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Q magazine could close as result of COVID-19 prompted review at Bauer Media

By | Published on Tuesday 19 May 2020

Q Magazine

Two music titles are among ten magazines that could be closed down by the UK division of German media firm Bauer. Of those two, the higher profile is long-term music monthly Q. The magazine that accompanies Bauer-owned radio station Planet Rock – launched shortly after the media company sold rock weekly Kerrang! back in 2017 – is also on the list.

Bauer has confirmed that it is reviewing the future of both of those publications and eight other titles in its magazine portfolio, with closure, sale, merger or a shift to digital-only publication all being considered as possible options.

The magazine business – and music magazines in particular – have been in a challenging position for years. Print sales of most magazines have long been in decline. And while some of those magazines may now have more readers via their digital channels than they ever did in print, monetising journalism online is incredibly difficult.

Only really business titles and broadsheet newspapers have so far persuaded people to pay to access written content online. Meanwhile, so much internet advertising spend goes to the likes of Google and Facebook, there’s relatively little left for all the newspaper and magazine owners to fight over. Therefore funding an online magazine from advertising alone generally requires incredibly high numbers of readers, way more than most magazines will ever attract.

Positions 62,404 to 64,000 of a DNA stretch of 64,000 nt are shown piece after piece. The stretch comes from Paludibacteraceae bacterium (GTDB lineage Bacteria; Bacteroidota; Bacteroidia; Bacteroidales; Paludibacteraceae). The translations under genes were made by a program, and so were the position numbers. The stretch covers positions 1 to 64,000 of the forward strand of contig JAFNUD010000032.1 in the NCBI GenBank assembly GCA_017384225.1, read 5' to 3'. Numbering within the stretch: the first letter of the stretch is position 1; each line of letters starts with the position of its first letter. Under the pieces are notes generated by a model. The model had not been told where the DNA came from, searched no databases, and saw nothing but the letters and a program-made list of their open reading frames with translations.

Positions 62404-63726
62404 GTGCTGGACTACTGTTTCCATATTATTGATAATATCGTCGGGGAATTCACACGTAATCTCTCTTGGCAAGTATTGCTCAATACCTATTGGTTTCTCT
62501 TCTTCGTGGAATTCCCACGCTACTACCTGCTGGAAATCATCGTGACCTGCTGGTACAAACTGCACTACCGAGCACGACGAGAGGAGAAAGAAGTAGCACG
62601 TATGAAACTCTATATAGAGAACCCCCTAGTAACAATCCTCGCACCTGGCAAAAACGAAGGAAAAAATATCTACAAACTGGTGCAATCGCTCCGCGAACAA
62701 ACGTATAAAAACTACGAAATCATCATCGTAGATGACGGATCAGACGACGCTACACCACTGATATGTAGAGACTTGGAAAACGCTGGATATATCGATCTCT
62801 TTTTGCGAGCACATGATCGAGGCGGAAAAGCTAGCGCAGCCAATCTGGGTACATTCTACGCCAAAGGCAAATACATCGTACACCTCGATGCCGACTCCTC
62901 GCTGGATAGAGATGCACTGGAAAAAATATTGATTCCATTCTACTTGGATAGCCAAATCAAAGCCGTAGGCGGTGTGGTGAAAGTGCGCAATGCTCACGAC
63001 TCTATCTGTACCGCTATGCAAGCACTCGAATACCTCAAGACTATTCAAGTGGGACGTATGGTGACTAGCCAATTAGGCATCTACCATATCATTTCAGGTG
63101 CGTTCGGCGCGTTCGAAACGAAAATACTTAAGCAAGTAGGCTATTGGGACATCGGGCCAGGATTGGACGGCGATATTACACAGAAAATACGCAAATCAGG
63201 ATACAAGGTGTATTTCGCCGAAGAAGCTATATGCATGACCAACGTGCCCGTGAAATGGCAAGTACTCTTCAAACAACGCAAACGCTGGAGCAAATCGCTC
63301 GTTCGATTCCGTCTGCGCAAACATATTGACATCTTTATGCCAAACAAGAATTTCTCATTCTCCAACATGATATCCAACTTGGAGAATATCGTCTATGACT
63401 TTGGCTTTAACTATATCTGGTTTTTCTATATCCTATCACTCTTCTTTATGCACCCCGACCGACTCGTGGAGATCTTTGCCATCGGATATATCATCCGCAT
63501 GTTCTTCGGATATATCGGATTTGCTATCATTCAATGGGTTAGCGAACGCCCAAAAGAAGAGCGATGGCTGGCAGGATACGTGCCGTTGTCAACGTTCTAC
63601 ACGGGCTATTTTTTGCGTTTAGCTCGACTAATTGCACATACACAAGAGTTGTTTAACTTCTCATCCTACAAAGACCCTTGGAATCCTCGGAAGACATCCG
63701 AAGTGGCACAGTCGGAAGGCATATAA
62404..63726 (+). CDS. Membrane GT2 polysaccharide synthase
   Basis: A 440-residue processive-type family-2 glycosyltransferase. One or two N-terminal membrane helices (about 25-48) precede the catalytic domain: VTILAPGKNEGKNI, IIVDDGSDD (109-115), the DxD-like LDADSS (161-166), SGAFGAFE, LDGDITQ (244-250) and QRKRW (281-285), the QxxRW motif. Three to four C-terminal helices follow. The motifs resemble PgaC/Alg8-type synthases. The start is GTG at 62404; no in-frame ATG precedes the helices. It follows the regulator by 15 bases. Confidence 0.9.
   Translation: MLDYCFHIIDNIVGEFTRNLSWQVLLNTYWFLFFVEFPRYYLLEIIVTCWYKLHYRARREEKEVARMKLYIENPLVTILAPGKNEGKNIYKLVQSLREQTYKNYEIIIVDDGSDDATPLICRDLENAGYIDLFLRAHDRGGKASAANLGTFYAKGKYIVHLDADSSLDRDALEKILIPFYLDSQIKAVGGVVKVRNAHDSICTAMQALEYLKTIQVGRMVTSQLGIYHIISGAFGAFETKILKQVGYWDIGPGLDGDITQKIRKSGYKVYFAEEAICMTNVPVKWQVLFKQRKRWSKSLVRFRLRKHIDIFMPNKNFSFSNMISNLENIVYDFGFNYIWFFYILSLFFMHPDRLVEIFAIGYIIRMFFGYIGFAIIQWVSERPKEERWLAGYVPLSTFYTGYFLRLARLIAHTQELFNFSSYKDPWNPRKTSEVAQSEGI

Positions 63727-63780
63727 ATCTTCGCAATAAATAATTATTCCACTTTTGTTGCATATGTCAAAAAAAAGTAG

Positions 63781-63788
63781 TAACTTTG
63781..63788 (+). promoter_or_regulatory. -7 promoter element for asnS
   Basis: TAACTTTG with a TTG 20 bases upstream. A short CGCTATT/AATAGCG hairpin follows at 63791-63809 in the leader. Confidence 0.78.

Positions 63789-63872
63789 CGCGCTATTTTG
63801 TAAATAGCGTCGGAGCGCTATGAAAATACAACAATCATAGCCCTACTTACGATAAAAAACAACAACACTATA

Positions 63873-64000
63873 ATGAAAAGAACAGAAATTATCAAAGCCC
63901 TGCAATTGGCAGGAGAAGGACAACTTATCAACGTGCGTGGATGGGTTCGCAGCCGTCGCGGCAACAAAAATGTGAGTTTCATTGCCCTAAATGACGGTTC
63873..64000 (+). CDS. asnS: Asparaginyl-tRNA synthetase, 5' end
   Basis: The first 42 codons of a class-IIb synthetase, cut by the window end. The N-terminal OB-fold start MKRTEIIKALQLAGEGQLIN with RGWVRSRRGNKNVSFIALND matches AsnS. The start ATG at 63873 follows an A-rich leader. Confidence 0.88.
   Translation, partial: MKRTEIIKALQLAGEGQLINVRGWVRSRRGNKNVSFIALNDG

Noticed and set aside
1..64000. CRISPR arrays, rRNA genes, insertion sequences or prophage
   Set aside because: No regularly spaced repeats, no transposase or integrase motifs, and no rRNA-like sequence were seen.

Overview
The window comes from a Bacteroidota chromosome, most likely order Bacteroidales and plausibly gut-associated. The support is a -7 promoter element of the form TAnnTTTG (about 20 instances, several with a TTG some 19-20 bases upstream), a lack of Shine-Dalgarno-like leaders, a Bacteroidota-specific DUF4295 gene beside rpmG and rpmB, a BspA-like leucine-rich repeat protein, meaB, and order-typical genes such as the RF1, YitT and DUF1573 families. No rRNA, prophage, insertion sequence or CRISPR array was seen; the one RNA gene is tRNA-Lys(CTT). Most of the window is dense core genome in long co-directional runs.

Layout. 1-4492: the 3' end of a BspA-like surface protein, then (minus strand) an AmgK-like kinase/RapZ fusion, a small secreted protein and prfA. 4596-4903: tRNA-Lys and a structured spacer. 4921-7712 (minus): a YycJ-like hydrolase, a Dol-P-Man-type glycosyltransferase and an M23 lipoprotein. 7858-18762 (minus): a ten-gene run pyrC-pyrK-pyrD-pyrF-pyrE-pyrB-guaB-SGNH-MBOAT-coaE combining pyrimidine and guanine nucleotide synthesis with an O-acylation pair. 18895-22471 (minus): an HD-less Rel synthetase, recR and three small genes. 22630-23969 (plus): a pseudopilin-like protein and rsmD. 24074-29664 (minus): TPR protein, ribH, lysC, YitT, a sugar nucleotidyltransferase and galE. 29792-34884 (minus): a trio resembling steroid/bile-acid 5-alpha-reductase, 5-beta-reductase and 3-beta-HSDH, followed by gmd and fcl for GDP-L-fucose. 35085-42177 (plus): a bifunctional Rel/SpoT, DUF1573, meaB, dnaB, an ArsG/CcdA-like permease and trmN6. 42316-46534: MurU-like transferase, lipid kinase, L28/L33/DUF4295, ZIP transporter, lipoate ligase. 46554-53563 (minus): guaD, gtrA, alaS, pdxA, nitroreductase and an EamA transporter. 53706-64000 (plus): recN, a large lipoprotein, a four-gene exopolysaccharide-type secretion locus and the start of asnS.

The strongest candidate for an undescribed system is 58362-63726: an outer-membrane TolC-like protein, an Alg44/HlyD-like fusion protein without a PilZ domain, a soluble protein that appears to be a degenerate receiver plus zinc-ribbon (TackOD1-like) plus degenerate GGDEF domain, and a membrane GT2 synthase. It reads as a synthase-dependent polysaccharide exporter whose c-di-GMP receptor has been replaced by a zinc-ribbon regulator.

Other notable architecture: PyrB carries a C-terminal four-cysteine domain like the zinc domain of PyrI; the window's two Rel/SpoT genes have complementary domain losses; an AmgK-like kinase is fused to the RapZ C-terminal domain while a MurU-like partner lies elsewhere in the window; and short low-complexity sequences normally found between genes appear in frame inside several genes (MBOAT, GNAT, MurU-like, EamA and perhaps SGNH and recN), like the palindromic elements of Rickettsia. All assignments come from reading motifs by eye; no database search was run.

The COVID-19 pandemic has then escalated all those challenges. Titles that still enjoy steady, if smaller, revenues from newsagent sales have been majorly affected by the shutdown of the high street. While a slump in ad spend from many brands has hit everyone – paid for and free print titles, and online media of all kinds. As a result, a number of media around the world have downsized their workforces in recent weeks, including Billboard, Vice and Buzzfeed.

Confirming a review of Q, Planet Rock and eight other magazines was underway, Bauer’s recently appointed CEO of UK Publishing, Chris Duncan, said: “The pandemic and lockdown has further accelerated the trends already affecting the publishing industry”.

He went on: “Bauer publishes nearly 100 magazines in the UK and some titles that were already challenged, unfortunately, are not expected to be sustainable after the crisis. We must protect the long-term health of our business and ability to invest in future growth by re-shaping our portfolio”.

It is not clear how many staff could be affected by any closures, sales or mergers, though Bauer says it has begun a 30 day consultation with employees which – The Guardian says – means between 20 and 99 people could be impacted by any changes.